Dolby Digital: Dolby Digital (formerly known as Dolby AC-3, where AC-3 is short for audio coding 3) is the de facto surround sound standard in today’s home theatres. It is the surround sound format used in thousands of movie theatres today. And, since around the month June 1990’s, it has become available for home theatre use by people. Today, a large percentage of the DVD-Video titles come with Dolby Digital surround sound. Dolby Digital content first appeared on Laser-Disc, since DVD’s only emerged in the summer of 1997. (Incidentally, Hi-Fi VHS still only supports up to Dolby Surround Pro-Logic.) Not only is Dolby Digital the standard for DVD-Video, but it is also part of the new coming High Definition TV (HDTV) standard. It is used in Foxtel movies and digital TV channels of digital satellite broadcasting (e.g., Using the “Set-Top-Box” system). Dolby Digital is the successor to Dolby Surround Pro-Logic. The Dolby Digital surround sound format provides up to five discrete (independent) channels (centre, left, right, surround left, surround right; giving it the “5” designation) of full frequency effects (from 20 Hz to 20,kHz), plus an optional sixth channel dedicated for low frequency effects (LFE), usually reserved for the subwoofer speaker. The low frequency effects channel gives Dolby Digital the “.1″ designation. The “.1″ signifies that the sixth channel is not full frequency, as it contains only deep Bass frequencies (5 Hz to 120 Hz).
“DTS” Digital Surround: An alternative and competing format to Dolby Digital is DTS Digital Surround or just “DTS as it is popularly known. Like Dolby Digital, DTS is another 5.1-channel surround sound format that is available in movie theatres, and as an optional soundtrack on some DVD-Video movies for home theatre viewing. But unlike Dolby Digital, DTS is not a standard soundtrack format for DVD-Video, and is not used by HDTV or digital satellite broadcasting.
The primary advantage of DTS is that it offers higher data rates than Dolby Digital, leading many home theatre enthusiasts to claim that DTS is better than Dolby Digital in sound quality. The down side is that a DTS soundtrack uses more of the disc’s data capacity due to its higher data rate. This fact plus the fact that DTS is not a standard soundtrack format for DVD-Video makes DTS an optional 5.1-channel surround format that is actually available on only a few DVD-Video movies. There are far more DVD-Video titles with Dolby Digital soundtracks than there are those with the DTS surround sound format.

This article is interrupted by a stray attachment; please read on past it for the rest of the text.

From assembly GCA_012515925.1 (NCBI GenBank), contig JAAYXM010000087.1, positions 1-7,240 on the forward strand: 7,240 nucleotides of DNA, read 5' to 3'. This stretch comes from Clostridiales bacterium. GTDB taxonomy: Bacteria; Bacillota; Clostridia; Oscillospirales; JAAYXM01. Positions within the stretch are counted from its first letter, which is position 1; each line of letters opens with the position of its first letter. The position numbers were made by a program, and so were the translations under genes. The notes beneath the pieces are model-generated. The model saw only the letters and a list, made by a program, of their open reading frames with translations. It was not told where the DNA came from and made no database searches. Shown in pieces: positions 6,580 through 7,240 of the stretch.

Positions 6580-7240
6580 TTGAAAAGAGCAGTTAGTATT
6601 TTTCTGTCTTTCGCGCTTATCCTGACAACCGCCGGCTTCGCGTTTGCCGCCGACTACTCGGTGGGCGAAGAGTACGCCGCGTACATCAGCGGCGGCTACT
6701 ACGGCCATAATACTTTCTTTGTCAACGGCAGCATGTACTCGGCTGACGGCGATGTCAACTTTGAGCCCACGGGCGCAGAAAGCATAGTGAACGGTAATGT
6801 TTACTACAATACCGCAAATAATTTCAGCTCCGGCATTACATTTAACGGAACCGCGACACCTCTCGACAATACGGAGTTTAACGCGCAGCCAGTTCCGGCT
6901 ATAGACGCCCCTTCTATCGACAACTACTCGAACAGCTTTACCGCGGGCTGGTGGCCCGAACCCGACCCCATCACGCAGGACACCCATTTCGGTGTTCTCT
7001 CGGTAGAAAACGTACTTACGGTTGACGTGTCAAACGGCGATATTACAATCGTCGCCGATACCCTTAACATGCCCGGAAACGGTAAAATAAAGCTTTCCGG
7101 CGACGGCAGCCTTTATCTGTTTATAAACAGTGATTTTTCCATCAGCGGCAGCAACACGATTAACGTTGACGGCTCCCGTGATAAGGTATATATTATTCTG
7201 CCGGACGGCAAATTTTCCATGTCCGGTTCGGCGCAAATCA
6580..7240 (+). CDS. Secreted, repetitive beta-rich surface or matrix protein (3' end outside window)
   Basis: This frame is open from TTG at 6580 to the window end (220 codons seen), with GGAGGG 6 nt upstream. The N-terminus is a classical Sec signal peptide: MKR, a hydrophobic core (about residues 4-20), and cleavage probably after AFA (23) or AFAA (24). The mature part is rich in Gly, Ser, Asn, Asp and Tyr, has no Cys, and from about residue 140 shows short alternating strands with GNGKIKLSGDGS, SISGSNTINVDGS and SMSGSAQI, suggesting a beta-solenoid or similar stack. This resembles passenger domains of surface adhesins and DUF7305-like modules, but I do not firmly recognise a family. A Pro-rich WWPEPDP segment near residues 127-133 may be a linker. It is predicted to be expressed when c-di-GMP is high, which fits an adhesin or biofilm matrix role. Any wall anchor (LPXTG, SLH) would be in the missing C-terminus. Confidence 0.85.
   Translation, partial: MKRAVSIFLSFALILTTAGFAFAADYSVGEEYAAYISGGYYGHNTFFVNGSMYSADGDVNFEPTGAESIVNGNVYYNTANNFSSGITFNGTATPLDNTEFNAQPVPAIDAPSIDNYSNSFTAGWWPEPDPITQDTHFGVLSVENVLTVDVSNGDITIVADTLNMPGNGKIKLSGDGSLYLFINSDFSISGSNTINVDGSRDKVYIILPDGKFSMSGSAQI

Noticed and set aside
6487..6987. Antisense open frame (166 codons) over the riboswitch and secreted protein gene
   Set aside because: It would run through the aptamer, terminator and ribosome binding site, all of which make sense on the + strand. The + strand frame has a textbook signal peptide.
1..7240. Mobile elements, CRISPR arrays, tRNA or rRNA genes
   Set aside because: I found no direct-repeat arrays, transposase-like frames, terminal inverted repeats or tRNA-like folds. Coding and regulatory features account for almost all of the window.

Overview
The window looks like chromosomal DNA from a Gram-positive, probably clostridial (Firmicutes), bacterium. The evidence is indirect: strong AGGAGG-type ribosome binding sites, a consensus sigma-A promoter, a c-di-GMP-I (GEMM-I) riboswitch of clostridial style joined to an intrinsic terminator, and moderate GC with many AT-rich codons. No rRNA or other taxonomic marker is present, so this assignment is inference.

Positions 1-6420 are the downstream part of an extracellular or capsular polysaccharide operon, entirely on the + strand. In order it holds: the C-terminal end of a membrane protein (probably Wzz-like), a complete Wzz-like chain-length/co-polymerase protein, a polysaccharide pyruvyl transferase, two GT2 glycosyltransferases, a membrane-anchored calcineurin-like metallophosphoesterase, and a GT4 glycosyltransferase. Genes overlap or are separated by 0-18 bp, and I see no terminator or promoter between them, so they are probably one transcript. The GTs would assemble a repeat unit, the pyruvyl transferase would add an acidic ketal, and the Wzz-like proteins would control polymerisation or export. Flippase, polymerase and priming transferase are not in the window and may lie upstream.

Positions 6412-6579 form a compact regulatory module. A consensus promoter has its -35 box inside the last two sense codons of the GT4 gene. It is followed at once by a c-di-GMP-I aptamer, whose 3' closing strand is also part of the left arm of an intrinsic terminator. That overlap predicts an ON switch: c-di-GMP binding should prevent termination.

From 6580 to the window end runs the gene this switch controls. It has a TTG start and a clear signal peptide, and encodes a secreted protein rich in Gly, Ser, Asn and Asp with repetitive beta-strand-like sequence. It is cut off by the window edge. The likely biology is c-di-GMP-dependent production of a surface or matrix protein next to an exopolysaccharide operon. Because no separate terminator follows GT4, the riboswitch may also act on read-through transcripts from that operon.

Dolby “Pro-Logic” Surround : Dolby Surround Pro-Logic emerged in home theatre systems in early December1990’s. It became the surround sound standard for Hi-Fi VHS, and is still the standard for today’s analogue TV. Broadcasts, since the Dolby Surround Pro-Logic signal can be encoded in a stereo analogue signal. If you have an “older” Dolby Surround Pro- Logic receiver, you can still enjoy movies from DVD-Video, since all DVD-Video players down-mixes the Dolby Digital information to the Dolby Surround Pro-Logic format, and outputs the signal as a stereo audio pair.
Surround Extended Formats: Dolby Digital EX, THX Surround EX & DTS Extended Surround (DTS-ES) Just when you thought 5.1-channel Dolby Digital and DTS surround sound were enough, at the leading edge today are two new “Extended Surround” formats, namely THX Surround EX and DTS Extended Surround (or DTS-ES for short). The THX Surround EX format is jointly developed by Lucas film THX and Dolby Laboratories, and is the home theatre version of “Dolby
Digital Surround EX”, an Extended Surround sound format used by state-of-the-art movie theatres. Lucas film THX licenses the THX. Surround EX format for use in receivers and preamplifiers. And as of December 2001, Dolby Laboratories has begun to license what is THX Surround EX under its own name, Dolby Digital EX, for consumer home theatre equipment. (Since THX Surround EX and Dolby Digital EX are equivalent, we will refer to THX Surround EX and Dolby Digital EX interchangeably, with preference for the former since that name has been around longer.) THX Surround EX is the Extended Surround version of Dolby Digital 5.1, while DTS-ES is that of DTS 5.1. The difference between the new Extended Surround formats and their 5.1-channel surround sound counterparts is the addition of a surround back channel, whose corresponding speaker is placed behind the audience. This allows certain soundtrack effects to be presented behind the audience, thereby achieving more enveloping and complete 360. Surround sound. (Remember that in the 5.1-channel surround sound formats, the surround speakers are placed one on each side of the audience not behind them.) Additionally, while the Extended Surround sound format calls for one surround back channel, two surround back speakers are generally recommended for better envelopment. Acknowledging this widely accepted industry position, some high-end receiver manufacturers have introduced “.1 channel” capable receivers, with decoding and sometimes amplification for the two extra surround back channels.
Movies featuring Extended Surround: Star Wars: Episode 1 The Phantom Menace” is the very first movie to feature the new Dolby Digital Surround EX format (though Dolby Digital Surround EX playback is offered only in the finest state-of-the-art movie theatres). Even up until now, only a handful of movies have been released with the new Dolby Digital Surround EX format. The first DVD with THX Surround EX was “Austin Powers: The Spy Who Shagged Me”, while the first with DTS-ES 6.1 Discrete is “The Haunting”. “Terminator 2: Judgment Day (Ultimate Edition)” DVD features both THX Surround EX and DTS-ES Discrete 6.1. Listening to these recordings will give you some ideas of surround mixing.
Alphonso Soosay / 2007